Smart cities of the future
M. Batty, K.W. Axhausen, F. Giannotti, A. Pozdnoukhov, et al.

Eur. Phys. J. Special Topics 214, 481-518 (2012)
http://dx.doi.org/10.1140/epjst/e2012-01703-3

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The Emergence of Urban Land Use Patterns Driven by Dispersion and Aggregation Mechanisms

The Emergence of Urban Land Use Patterns Driven by Dispersion and Aggregation Mechanisms | Urban Complexity | Scoop.it

We employ a cellular-automata to reconstruct the land use patterns of cities that we characterize by two measures of spatial heterogeneity: (a) a variant of spatial entropy, which measures the spread of residential, business, and industrial activity sectors, and (b) an index of dissimilarity, which quantifies the degree of spatial mixing of these land use activity parcels. A minimalist and bottom-up approach is adopted that utilizes a limited set of three parameters which represent the forces which determine the extent to which each of these sectors spatially aggregate into clusters. The dispersion degrees of the land uses are governed by a fixed pre-specified power-law distribution based on empirical observations in other cities. Our method is then used to reconstruct land use patterns for the city state of Singapore and a selection of North American cities. We demonstrate the emergence of land use patterns that exhibit comparable visual features to the actual city maps defining our case studies whilst sharing similar spatial characteristics. Our work provides a complementary approach to other measures of urban spatial structure that differentiate cities by their land use patterns resulting from bottom-up dispersion and aggregation processes.

 

DOI:10.1371/journal.pone.0080309

he Emergence of Urban Land Use Patterns Driven by Dispersion and Aggregation Mechanisms

Decraene J, Monterola C, Lee GKK, Hung TGG, Batty M

PLoS ONE 8(12): e80309 (2013)

 

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Network Science To Aid Disaster Relief Operations

Network Science To Aid Disaster Relief Operations | Urban Complexity | Scoop.it
Scientists from Singapore have modeled the flow of goods and relief efforts to obtain better logistical contingency plans.
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Resiliently evolving supply-demand networks

The ability to design a transport network such that commodities are brought from suppliers to consumers in a steady, optimal, and stable way is of great importance for distribution systems nowadays. In this work, by using the circuit laws of Kirchhoff and Ohm, we provide the exact capacities of the edges that an optimal supply-demand network should have to operate stably under perturbations, i.e., without overloading. The perturbations we consider are the evolution of the connecting topology, the decentralization of hub sources or sinks, and the intermittence of supplier and consumer characteristics. We analyze these conditions and the impact of our results, both on the current United Kingdom power-grid structure and on numerically generated evolving archetypal network topologies.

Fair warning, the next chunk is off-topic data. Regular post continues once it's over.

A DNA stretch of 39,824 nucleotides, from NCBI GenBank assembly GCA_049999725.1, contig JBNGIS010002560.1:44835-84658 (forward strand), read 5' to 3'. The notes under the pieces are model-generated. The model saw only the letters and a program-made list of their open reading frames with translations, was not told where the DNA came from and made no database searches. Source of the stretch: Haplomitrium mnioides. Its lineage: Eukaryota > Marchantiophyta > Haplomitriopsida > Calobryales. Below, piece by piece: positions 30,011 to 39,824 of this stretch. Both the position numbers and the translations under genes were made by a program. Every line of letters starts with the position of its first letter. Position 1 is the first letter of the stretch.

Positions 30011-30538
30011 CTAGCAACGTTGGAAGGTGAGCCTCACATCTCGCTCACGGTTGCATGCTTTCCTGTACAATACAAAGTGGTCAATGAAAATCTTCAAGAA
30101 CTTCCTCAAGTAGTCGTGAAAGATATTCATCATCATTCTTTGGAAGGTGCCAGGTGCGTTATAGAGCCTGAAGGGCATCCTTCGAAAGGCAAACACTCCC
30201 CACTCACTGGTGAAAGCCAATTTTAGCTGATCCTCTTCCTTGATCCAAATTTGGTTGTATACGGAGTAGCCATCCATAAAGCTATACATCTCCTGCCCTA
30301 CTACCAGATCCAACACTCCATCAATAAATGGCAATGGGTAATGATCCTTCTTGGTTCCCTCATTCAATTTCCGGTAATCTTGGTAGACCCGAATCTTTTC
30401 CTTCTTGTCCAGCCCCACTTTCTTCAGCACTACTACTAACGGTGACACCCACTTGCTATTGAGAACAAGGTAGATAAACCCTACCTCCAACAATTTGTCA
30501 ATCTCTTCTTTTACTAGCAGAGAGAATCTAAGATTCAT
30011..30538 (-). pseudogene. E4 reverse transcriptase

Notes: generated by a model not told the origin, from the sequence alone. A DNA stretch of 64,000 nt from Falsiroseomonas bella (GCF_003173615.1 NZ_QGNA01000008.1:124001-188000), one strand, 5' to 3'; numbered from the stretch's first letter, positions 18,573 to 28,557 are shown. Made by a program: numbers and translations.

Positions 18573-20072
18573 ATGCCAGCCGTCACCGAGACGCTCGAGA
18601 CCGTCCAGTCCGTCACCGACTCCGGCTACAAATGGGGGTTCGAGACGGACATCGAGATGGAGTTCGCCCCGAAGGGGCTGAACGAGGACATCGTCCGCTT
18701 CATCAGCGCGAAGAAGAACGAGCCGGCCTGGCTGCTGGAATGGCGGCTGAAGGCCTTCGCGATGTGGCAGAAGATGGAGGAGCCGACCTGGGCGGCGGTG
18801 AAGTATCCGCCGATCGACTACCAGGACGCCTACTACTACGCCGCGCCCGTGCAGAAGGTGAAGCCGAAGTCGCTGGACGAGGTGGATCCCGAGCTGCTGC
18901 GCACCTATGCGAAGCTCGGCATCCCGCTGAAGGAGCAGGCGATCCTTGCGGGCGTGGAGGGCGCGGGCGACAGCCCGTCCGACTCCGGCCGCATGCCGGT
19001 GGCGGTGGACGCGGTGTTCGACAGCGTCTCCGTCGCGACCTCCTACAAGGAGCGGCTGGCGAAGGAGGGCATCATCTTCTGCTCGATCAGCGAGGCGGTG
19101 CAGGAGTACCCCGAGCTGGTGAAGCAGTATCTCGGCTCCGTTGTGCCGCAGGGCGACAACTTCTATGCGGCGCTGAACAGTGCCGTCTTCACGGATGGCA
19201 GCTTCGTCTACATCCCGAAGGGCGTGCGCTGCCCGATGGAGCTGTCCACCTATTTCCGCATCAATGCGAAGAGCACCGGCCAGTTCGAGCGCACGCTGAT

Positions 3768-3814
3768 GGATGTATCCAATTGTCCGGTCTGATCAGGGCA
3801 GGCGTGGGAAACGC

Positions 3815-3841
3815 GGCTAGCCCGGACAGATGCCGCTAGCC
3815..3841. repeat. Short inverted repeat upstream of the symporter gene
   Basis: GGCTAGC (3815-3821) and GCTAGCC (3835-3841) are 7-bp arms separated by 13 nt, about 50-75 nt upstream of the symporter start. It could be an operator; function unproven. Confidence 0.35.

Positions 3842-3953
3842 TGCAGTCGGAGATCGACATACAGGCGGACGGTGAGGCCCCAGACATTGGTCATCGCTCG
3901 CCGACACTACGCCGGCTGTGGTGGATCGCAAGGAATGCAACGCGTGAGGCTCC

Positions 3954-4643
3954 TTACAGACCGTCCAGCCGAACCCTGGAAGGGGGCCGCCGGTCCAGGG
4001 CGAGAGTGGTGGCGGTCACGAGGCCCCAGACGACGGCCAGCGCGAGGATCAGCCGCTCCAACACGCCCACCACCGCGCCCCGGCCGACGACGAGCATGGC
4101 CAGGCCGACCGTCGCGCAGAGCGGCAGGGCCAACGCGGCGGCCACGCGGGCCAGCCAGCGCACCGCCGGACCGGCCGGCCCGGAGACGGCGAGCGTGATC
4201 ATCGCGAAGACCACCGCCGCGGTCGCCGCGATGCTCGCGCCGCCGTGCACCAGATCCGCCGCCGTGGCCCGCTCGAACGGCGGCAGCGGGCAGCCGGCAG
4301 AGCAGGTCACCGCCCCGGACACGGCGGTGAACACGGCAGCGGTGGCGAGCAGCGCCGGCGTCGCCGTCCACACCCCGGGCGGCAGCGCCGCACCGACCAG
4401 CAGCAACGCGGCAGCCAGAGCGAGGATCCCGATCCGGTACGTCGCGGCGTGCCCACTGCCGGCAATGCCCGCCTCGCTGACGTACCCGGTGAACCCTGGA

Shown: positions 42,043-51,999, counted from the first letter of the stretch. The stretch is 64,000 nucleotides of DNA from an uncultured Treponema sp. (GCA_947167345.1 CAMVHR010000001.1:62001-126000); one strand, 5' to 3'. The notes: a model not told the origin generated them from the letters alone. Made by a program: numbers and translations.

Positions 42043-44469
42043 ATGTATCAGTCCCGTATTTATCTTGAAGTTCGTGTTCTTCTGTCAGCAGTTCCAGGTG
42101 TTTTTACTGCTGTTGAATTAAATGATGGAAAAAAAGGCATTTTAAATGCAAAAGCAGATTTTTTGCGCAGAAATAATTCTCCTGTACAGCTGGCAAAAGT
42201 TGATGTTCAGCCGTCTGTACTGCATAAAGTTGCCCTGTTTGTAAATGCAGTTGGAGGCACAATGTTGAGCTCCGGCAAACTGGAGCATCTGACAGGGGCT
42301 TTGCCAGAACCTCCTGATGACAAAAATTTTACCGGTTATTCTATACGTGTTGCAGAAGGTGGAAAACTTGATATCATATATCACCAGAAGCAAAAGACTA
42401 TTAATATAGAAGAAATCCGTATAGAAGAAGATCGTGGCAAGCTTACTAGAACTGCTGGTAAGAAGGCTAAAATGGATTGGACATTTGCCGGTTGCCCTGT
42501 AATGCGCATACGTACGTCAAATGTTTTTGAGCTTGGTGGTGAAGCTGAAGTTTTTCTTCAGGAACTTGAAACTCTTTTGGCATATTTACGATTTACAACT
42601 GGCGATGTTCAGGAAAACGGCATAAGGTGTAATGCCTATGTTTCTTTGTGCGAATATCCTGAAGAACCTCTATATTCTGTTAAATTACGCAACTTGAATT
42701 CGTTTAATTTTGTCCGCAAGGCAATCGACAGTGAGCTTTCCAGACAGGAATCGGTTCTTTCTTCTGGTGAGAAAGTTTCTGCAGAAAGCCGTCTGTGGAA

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Inferring human mobility using communication patterns

Understanding the patterns of mobility of individuals is crucial for a number of reasons, from city planning to disaster management. There are two common ways of quantifying the amount of travel between locations: by direct observations that often involve privacy issues, e.g., tracking mobile phone locations, or by estimations from models. Typically, such models build on accurate knowledge of the population size at each location. However, when this information is not readily available, their applicability is rather limited. As mobile phones are ubiquitous, our aim is to investigate if mobility patterns can be inferred from aggregated mobile phone call data. Using data released by Orange for Ivory Coast, we show that human mobility is well predicted by a simple model based on the frequency of mobile phone calls between two locations and their geographical distance. We argue that the strength of the model comes from directly incorporating the social dimension of mobility. Furthermore, as only aggregated call data is required, the model helps to avoid potential privacy problems.